In accordance with another embodiment of the invention, receiver 30,, shown in FIG. 7, has a demodulation section that is at least partially software or firmware implemented. Therein, microprocessor 62, is programmed to carry out the functions at least of squaring circuits 44, summers 46, integrators 48 and comparators 50. Programming of a microprocessor to carry out the functions of those circuits, as described supra, is well known to persons skilled in the art.
There accordingly has been described a power line carrier communication system particularly well suited to transmission of metered energy consumption data for utility billing, wherein transmission of data is in the form of frequency hopping type spectrum transmission and signal demodulation and wherein logical-one and logical-zero encoded bits are in the form of frequency sequences that are integrated into a single band. Demodulation is carried out by a homodyne, non-coherent, quadratic demodulator that converts the modulated carrier directly into corresponding dc levels without intermediate frequency conversion. Voltage offset, that characteristically induces error into homodyne demodulators, is compensated by calibration circuitry, and as a result of integrating the frequency hops throughout a bit sequence before making the determination, bit error rate is substantially less than that in the prior art.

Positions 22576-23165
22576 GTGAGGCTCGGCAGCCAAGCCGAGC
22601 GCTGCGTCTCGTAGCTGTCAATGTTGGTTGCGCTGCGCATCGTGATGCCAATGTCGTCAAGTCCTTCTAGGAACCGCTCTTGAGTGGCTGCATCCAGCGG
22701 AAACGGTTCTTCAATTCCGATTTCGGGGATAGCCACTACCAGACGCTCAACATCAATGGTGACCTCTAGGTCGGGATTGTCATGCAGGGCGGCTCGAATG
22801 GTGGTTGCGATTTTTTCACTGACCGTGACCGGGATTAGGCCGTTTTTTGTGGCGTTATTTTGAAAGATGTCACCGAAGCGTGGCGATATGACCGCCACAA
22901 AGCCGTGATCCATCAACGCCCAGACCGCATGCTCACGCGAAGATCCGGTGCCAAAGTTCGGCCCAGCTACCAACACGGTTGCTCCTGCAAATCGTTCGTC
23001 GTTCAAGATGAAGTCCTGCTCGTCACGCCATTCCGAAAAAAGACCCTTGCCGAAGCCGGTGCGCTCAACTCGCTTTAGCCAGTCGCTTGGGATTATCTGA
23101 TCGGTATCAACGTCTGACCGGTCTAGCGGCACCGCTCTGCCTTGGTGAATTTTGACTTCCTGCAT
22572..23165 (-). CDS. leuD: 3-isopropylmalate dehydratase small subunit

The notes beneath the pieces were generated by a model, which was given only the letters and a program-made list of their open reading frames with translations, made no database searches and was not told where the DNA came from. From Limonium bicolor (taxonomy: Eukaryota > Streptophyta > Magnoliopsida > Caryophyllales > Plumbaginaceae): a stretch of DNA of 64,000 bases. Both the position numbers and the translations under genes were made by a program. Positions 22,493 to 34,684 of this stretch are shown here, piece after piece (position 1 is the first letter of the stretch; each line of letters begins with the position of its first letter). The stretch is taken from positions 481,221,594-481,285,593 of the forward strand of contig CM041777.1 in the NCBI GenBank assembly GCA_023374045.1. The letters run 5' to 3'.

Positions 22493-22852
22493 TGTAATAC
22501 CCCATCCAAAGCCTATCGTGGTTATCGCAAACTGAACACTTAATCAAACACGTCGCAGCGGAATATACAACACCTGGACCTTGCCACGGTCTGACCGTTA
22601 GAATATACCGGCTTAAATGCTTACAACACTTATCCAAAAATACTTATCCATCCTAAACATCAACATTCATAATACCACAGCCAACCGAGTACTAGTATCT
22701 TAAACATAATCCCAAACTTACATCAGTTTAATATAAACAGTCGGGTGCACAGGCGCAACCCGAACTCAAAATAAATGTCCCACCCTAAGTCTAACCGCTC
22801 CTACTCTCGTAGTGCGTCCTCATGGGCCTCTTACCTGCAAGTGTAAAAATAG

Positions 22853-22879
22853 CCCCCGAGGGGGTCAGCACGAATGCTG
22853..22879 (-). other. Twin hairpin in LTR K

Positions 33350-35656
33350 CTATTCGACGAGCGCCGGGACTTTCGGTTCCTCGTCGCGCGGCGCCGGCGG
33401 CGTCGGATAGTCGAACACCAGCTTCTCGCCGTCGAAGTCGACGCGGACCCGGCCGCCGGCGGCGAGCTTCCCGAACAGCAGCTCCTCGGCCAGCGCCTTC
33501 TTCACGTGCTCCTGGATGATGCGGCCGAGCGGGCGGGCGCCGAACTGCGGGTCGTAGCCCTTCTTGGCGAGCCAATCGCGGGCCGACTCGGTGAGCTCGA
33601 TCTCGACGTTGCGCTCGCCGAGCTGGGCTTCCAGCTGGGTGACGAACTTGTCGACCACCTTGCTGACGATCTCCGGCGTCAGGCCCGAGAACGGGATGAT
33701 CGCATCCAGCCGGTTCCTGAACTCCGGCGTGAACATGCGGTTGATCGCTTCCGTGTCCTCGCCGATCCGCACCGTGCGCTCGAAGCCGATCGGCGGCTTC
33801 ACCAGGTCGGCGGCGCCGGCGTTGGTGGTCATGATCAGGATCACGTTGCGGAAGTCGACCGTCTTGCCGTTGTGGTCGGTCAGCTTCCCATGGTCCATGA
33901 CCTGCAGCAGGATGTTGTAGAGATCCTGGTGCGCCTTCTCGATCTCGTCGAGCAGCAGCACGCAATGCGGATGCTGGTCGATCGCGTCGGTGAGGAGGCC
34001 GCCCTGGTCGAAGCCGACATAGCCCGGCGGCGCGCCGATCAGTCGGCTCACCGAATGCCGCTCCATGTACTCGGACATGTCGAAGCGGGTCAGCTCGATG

In this disclosure, there are shown and described only the preferred embodiments of the invention, but, as aforementioned, it is to be understood that the invention is capable of use in various other combinations and environments and is capable of changes or modifications within the scope of the inventive concept as expressed herein.
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|U.S. Classification||375/133, 340/310.12, 340/310.14, 375/E01.033, 375/258, 340/12.33, 340/12.35|
|International Classification||H04B1/713, H03M7/00, H04L1/00, H04B3/54, H02J13/00, H04L27/26, H04B14/04|
|Cooperative Classification||Y02E60/7892, H02J13/0034, H04B3/542, H02J13/0031, H04B2203/5491, H04B2203/5433, H04B2203/5483, H04B1/713, Y04S40/146, H04B2203/5416|
|European Classification||H04B3/54A, H04B1/713, H02J13/00F4B2B2B2, H02J13/00F4B2B2B|
|Jul 10, 1989||AS||Assignment|